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Apple pioneer brings emotion and design savvy to Google+

March 29, 2012|By Mike Swift
  • “I think it's going great, really,” Silicon Valley legend and Google employee Andy Hertzfeld said of Google . “We had a time in the early fall where we weren't sure it was growing as fast as we would like, but starting maybe in the later fall, we're very pleased with the adoption, the engagement. People are resonating with the product.”
“I think it's going great, really,” Silicon Valley… (Karen T. Borchers, MCT )

SAN JOSE — Andy Hertzfeld was ready to retire in 2009, following a momentous 30-year-plus career in which he worked side by side with Steve Jobs and Steve Wozniak to design the revolutionary user interface of Apple's Macintosh computers, before launching several start-ups and going on to Google.

But Google co-founder Sergey Brin had other ideas. Brin wanted to graft Hertzfeld's Apple-bred sense of aesthetics and function into the new social network that Google's leadership was just starting to think about, a top-secret project that a year and a half later would become Google+.

"It was really Sergey who was the person who had the idea that if we build a social network, organizing your relationships is going to be important," Hertzfeld said. "That can be very dull and tedious and thankless, so if we could come up with a way to make it thrilling, exciting and fun, that would be cool."

Hertzfeld spent the next four months working on his own, designing the prototype for what became the central action of Google+ when it launched in June 2011 — the "Circles" editor in which people drag and drop their friends into separate relationship circles.

A Silicon Valley legend, Hertzfeld is witness to the ongoing debate about Google+, called a "virtual ghost town" by the Wall Street Journal and among the fastest-growing websites in history by others, including analysts and social media watchers.

Google social executive Vic Gundotra recently said the 8-month-old social network has broken 100 million users who connect at least monthly, with 50 million using Google+ or its links from other Google products on a daily basis. That's far less than Facebook's 845 million regular users, but an impressive start for a new network.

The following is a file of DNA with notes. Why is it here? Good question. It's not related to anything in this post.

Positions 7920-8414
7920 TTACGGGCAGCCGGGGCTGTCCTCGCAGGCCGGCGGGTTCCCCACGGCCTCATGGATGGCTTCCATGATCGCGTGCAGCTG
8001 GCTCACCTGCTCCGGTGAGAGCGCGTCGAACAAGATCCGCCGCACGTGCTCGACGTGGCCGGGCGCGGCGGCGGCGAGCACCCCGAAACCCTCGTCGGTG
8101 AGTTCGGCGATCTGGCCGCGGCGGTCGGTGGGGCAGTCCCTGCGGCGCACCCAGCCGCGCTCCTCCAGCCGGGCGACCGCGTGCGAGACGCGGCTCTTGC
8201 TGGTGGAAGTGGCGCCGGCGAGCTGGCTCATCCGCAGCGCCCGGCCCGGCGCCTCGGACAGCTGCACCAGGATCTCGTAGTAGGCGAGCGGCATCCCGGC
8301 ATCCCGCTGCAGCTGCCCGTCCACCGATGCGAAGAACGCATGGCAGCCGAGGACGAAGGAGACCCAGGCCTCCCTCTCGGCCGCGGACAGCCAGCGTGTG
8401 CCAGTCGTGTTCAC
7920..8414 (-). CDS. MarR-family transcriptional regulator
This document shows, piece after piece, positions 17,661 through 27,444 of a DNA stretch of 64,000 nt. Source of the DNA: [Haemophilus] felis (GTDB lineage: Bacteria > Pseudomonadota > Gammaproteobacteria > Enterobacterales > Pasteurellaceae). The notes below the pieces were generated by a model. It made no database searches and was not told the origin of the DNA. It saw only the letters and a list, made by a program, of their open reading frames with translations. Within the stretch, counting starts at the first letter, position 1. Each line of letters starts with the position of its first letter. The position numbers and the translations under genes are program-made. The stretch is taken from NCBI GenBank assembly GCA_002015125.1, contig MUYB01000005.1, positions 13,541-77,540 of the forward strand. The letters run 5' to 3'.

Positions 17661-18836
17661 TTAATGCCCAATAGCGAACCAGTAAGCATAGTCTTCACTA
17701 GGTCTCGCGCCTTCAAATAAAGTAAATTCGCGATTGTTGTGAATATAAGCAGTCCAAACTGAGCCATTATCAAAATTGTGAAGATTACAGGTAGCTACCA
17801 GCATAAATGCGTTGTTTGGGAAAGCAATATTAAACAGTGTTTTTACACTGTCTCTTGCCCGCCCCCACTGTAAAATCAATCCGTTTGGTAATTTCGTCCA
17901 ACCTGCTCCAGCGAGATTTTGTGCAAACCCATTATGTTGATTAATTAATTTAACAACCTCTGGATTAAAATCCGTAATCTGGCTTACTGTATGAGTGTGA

"I think it's going great, really," Hertzfeld said of Google+. "We had a time in the early fall where we weren't sure it was growing as fast as we would like, but starting maybe in the later fall, we're very pleased with the adoption, the engagement. People are resonating with the product."

Hertzfeld has also gotten credit for Google's wholesale visual transformation in the last year — far too much of the credit, Hertzfeld says — as Google revamped the colors, layout, buttons, and other aesthetic and functional features of all of its online properties, a project backed by Chief Executive Larry Page that was internally code-named "Kennedy."

Google+ was the first redesigned property in the Kennedy project, and Hertzfeld remains the heart of a four-person team that works across the Google+ staff to make sure aesthetic and functional design are woven into the social network.

"We try to operate at the intersection of design and engineering. One of the reasons why things aren't as good as they could be sometimes is that the engineers and the designers don't work closely together enough," Hertzfeld said. His 2005 book, "Revolution in the Valley: The Insanely Great Story of How the Mac Was Made," documents the creation of the Mac's groundbreaking graphical user interface, or UI, which introduced the system of clicking icons on a screen to activate software, opening computers to everyone.

"The real breakthrough of the Macintosh was that we cared about UI," Hertzfeld said. "I learned in a formative experience that caring about UI matters, and if you do care about UI, you can make the world a better place."

Hertzfeld said the most formative lesson he learned from Wozniak and Jobs, with whom he remained close until Jobs' death last fall, was to bring emotion and art to computer design.

"First and foremost, you are your own customer: You build stuff that you love yourself. What Woz did with the Apple II was he just filled it up with so much love — love because it was his lifelong dream," Hertzfeld said. "That's the basic approach I learned, to work from your heart, and to really, really care."

Swift writes for the San Jose Mercury News/McClatchy.

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